Posts tagged ‘Tips’

21st Century Teaching and Learning, Part 1

Ruth Reynard discusses emergent skill sets for teachers, looking at different ways to engage digital native students and make teaching more effective:

“while we do not know enough about long-term affects on thinking and perception, we can make sure of the technical capabilities and work hard to develop in ourselves the instructional skills we need to meet students where they are in terms of expectations and familiarity. We can also become more critical ourselves in how we perceive our own disciplines and more mobile in how we distribute content and intentional in how we stimulate student response. While mobile technology is coming at us via communication demands, we can monopolize these technological advances and think through how we can use them for instructional benefit and effectiveness.”

Author: Ruth Reynard, T.H.E. Journal, 27th April 2008

Full article available here.


April 27, 2008 at 2:41 pm Leave a comment

7 Ways Teachers Can Use Online Tools to Keep Students Interested

A 22 year old gives advice to teachers and parents on teens and young adults. Interesting post on how teachers can use onlines resources effectively to engage this generation with learning:

“Can schools keep up with their net-generation, text-savvy students? A lecture and a white board pale in comparison to online videos, cell phone games, interactive virtual worlds and 3-d animation. Already, schools have been incorporating more high-tech technology such as smart boards and projectors in the classroom. My old high school uses ipods to test and record listening comprehension. This is great–and really expensive.

I plan on writing a few blog posts on this topic, but I first wanted to review a few free resources teachers (and parents) can use in the classroom or for homework to keep kids interested in learning. Most of all, by employing new technology you will be speaking in this generation’s language, appeal to what already interests them and therefore make school really relevant to their lives.”

Author: Vanessa Ven Petten,, 16th March 2008

Full article available here.

Also great interview with Vanessa available from here.

April 7, 2008 at 2:52 pm Leave a comment

Safety and Social Networking

How can we maximize the learning power of participatory Web sites while ensuring students are protected and behave responsibly?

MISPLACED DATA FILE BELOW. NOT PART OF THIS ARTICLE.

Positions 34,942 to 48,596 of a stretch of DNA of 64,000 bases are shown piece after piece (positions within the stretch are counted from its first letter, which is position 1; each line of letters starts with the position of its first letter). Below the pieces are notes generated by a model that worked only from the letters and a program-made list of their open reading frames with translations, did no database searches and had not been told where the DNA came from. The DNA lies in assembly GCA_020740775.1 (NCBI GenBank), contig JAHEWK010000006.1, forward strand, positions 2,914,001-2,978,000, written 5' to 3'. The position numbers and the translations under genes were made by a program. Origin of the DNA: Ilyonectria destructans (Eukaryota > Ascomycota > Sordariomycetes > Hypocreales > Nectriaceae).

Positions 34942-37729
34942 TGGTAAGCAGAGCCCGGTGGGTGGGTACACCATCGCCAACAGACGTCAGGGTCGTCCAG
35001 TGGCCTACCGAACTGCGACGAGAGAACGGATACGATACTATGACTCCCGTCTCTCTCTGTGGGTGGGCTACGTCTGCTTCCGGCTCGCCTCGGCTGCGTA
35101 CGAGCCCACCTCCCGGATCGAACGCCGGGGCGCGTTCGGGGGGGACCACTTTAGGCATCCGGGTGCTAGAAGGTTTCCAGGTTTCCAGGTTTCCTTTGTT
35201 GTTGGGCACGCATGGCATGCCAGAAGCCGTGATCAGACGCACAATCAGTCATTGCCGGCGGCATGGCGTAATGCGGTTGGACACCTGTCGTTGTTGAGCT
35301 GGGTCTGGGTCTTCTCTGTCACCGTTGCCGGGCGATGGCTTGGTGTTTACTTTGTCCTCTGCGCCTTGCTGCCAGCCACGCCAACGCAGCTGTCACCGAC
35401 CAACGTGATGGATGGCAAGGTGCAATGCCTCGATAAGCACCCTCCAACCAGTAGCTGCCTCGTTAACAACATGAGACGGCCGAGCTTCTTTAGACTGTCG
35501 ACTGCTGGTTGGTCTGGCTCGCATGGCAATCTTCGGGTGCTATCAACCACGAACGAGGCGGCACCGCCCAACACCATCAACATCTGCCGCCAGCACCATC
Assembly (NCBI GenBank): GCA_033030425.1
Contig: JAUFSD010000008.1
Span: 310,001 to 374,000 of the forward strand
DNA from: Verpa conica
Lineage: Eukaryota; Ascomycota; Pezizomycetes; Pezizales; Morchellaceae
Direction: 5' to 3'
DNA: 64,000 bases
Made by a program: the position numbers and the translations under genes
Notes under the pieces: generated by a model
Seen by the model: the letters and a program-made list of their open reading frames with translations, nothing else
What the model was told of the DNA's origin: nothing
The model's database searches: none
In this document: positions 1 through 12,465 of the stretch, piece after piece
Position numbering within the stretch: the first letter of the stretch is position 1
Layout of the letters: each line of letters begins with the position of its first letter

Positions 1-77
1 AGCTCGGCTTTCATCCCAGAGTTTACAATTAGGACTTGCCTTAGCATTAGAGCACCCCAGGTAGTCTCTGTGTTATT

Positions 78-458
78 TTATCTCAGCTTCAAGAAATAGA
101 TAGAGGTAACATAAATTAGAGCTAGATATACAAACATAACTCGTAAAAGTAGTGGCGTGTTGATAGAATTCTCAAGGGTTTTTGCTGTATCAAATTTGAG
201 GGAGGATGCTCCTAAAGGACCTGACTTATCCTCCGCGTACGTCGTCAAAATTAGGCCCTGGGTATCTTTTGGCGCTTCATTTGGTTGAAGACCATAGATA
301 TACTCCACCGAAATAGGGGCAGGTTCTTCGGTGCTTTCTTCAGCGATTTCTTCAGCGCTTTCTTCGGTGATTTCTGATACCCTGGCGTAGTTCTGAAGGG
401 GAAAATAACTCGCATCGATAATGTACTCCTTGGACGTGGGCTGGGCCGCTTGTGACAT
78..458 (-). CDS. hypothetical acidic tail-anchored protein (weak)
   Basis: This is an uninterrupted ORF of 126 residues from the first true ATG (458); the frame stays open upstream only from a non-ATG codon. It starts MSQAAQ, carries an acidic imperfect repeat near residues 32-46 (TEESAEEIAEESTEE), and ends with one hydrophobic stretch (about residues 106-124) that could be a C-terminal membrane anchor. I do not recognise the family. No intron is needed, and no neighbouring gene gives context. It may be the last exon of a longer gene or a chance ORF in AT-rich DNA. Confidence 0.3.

The various scandals around social networking abuses have garnered lots of press in the past couple of years. Predators, bullying, slander, and harassment of all kinds on sites such as MySpace and Facebook are increasingly the subjects of horror stories and play into a renewed wave of fear about the dangers online.

As a professor of educational technology and media in a teacher education program, I have encountered some frightening tales myself.

Rob was a bright, well-mannered young intern whose career almost ended in controversy in fall 2006. He entered his practicum in top form with strong classroom management skills and a brilliant grasp of the high school math curriculum. Rob was well-liked by his students—perhaps a little too much by some. Three of Rob’s female students created a fake MySpace account of the young teacher, populating the site with digital photos they found through Web searches and with information from Rob’s authentic MySpace profile. Students took these acts further, digitally altering photos to produce images of the young teacher “pounding back shooters” at a local nightclub with several high school students by his side.

Author: Alec Couros, Technology & Learning, 15th February 2008

Full article available here.

Dr. Alec Couros is a professor of Educational Technology and Media in the Faculty of Education, University of Regina, Canada.

March 20, 2008 at 10:39 am 1 comment

Be An Edublogger

beanedublogger » home
Be An Edublogger: Tools and Tips for Joining A Global Learning Community
This is the wiki for today’s workshop. Check it out.
Author: Mark Wagner, Educational Technology and Life Blog, 8th March 2008

March 8, 2008 at 9:49 am Leave a comment


The purpose of this blog is to provide insight into the impact of computer games and pop culture, and effective ways of incorporating the positive surplus into learning experiences.

Please feel free to add comments and email me with any queries. I am also interested in relevant project collaboration.

Name: Alexandra Matthews
Location: UK

Email: /